Inflation vs. Lifestyle Creep: What’s Really Breaking Your Budget?
Lately, there seems to be a little more than just coffee brewing in many American households. With inflation bringing spending decisions to the forefront, a budgeting war is also bubbling in kitchens across the States.
The cause of the war? Determining whether inflation or lifestyle creep is responsible for creating discord in our daily budgets—and, ultimately, putting holes in our wallets. Although it’s true inflation has reached 20-year highs recently, could it also be a scapegoat for spenders? Is lifestyle creep hanging in the shadows without being named as the real villain? Is it a combination of both? Read on to help unmask the true culprit(s)!
Taking a Second Look at Inflation
Inflation can be caused by a variety of factors. Five of the key standouts are:
- an increase in wages
- an increase in the price of raw materials
- an increase in taxes
- a decline in productivity
- an increase in the money supply
Let’s dive a bit deeper into that last one.
During the pandemic, American households received more than $814B in financial relief. And it’s estimated that more than $5T in total was dispersed into the economy during that same time to provide relief to not only households, but also to mom-and-pop shops, restaurants, airlines, hospitals, local governments, schools and other institutions around the country.
As the money supply increased, so did our spending. We even saw interest rates reach record lows, encouraging—you guessed it—even more spending!
As Americans began spending more money on discretionary and non-discretionary goods, a few things happened. One of the more predictable effects was that prices increased—which is a textbook dynamic. It’s a basic law of economics: As more money is available to be spent on goods, demand increases, and if the supply fails to increase (either due to a decline in productivity or an increase in the price of raw materials, as mentioned earlier), prices will also increase. And when people complain about inflation these days, they may indeed be referring to this exact cycle.
But the increase in cash caused another, less-predictable effect, as well: Americans became used to a lifestyle of overspending. With the unprecedented Federal stimulus, many Americans had access to funds they didn’t previously, and many began to “afford” lifestyles they actually couldn’t.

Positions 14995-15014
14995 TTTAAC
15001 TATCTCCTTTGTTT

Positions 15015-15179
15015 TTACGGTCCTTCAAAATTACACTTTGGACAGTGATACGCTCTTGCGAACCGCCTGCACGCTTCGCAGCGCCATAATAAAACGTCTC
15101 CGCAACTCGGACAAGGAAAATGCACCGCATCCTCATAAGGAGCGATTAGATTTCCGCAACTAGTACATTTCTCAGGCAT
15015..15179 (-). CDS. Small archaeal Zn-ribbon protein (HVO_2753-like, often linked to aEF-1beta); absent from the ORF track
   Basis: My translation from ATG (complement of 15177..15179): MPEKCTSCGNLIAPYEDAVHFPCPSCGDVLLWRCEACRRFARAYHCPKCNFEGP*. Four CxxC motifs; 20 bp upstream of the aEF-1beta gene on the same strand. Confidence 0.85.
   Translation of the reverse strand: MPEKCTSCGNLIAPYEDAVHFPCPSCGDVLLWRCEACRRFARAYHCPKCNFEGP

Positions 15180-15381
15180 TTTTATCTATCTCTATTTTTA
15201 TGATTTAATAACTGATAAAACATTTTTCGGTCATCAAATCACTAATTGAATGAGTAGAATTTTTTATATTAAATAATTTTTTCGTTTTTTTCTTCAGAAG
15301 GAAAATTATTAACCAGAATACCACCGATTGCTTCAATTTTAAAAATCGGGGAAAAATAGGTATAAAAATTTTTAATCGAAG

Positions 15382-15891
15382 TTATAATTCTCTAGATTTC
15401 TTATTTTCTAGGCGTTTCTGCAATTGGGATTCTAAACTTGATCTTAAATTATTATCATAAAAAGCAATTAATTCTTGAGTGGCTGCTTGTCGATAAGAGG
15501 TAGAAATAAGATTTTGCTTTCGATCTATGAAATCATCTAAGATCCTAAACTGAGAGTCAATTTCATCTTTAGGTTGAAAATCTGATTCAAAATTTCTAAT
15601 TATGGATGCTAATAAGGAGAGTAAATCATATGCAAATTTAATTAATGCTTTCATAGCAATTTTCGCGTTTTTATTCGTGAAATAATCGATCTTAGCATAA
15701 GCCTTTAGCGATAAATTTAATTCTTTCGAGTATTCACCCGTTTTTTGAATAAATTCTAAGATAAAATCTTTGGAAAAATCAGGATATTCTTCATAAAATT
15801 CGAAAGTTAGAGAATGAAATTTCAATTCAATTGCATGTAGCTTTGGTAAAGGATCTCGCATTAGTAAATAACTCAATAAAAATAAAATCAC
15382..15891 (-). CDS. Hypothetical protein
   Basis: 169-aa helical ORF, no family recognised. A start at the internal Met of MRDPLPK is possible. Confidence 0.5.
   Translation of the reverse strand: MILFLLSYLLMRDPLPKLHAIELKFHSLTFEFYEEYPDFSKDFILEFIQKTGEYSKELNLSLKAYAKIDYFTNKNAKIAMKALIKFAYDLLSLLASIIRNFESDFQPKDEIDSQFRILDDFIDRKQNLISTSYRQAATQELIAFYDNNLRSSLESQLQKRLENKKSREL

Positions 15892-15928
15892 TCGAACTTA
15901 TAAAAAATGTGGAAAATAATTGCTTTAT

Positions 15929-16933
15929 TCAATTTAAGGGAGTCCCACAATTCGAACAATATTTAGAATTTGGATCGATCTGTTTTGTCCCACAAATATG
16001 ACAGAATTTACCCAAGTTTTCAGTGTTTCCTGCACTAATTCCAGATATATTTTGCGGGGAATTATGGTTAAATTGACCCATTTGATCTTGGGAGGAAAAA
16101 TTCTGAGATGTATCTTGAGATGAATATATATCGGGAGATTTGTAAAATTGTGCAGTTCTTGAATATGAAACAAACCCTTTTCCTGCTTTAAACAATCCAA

Learning How to Recognize Lifestyle Creep
The key to buckling down on your budget and reining in your spending is sorting out where inflation ends and lifestyle creep begins. Put simply, lifestyle creep occurs when an individual’s standard of living improves as their discretionary income rises. Spending on nonessential items starts to feel like a need rather than a choice.
In short, former luxuries become new necessities.
For instance, that extra $40 per month streaming subscription begins to look more attainable in addition to the other five you’ve already enrolled in (and forgotten about). Food delivery services may become your daily norm, even if you have a refrigerator full of groceries.
To identify lifestyle creep, we sometimes have to take a hard look at ourselves (and our budgets) in the mirror. Be as honest as you can: What’s causing this overspending? Is it really inflation? Or is it that you’ve gotten comfortable with a lifestyle you cannot afford? No matter the reason, many Americans are learning rather quickly that they must change their budgeting and spending for the better.
What’s the Solution?
One way to mitigate overspending is to make a backwards budget. Since we are near the beginning of the year, it’s a perfect time to reassess your spending: You have a full 12 months of the previous year’s data to work with.
You can analyze a year’s worth of your bank statements and extract all the nonessential items like subscription services, food delivery and takeout, or excess spending on clothing or vacation. (Budgeting apps that allow you to create categories for repeated expenses can make this process a lot easier.)
From there, you can nail down the sum of your essential expenses: housing, transportation, grocery costs, insurance, and savings. Once you have these figures, you can compare your current essential expenses to what you spent on those costs before.
Now, it’s a little easier to determine which expenses are influenced by inflation—and which are likely instances of lifestyle creep. Spending more money on your gas bill or homeowner’s insurance is one thing, but spending more on transportation because you now have an additional car loan on a luxury-brand vehicle is another.
Once you have your essential and nonessential expenses in their respective buckets, reconstruct your budget for the year and set reasonable goals for yourself. You may want to gradually reduce your non-essential spending each month, or even take a weekend to cancel subscriptions or services which no longer are necessary.
Also, the ultimate benefit in constructing a reverse budget is that your first expense should be you paying yourself first. Saving, whether its’ to your retirement account or emergency reserve, is essential.
While simple, it’s by no means easy! The key is to remain realistic, diligent, and to persevere in the face of adversity (i.e., make dinner instead of order Thai takeout). Raising your awareness is half the battle.
All in all, fighting inflation alone is difficult, and recognizing lifestyle creep is an entirely new concept for many. A knowledgeable and experienced financial advisor can help you survive the storm. Our advisors at Felton & Peel Wealth Management are here to assist you every step of the way. Schedule a consultation with us today.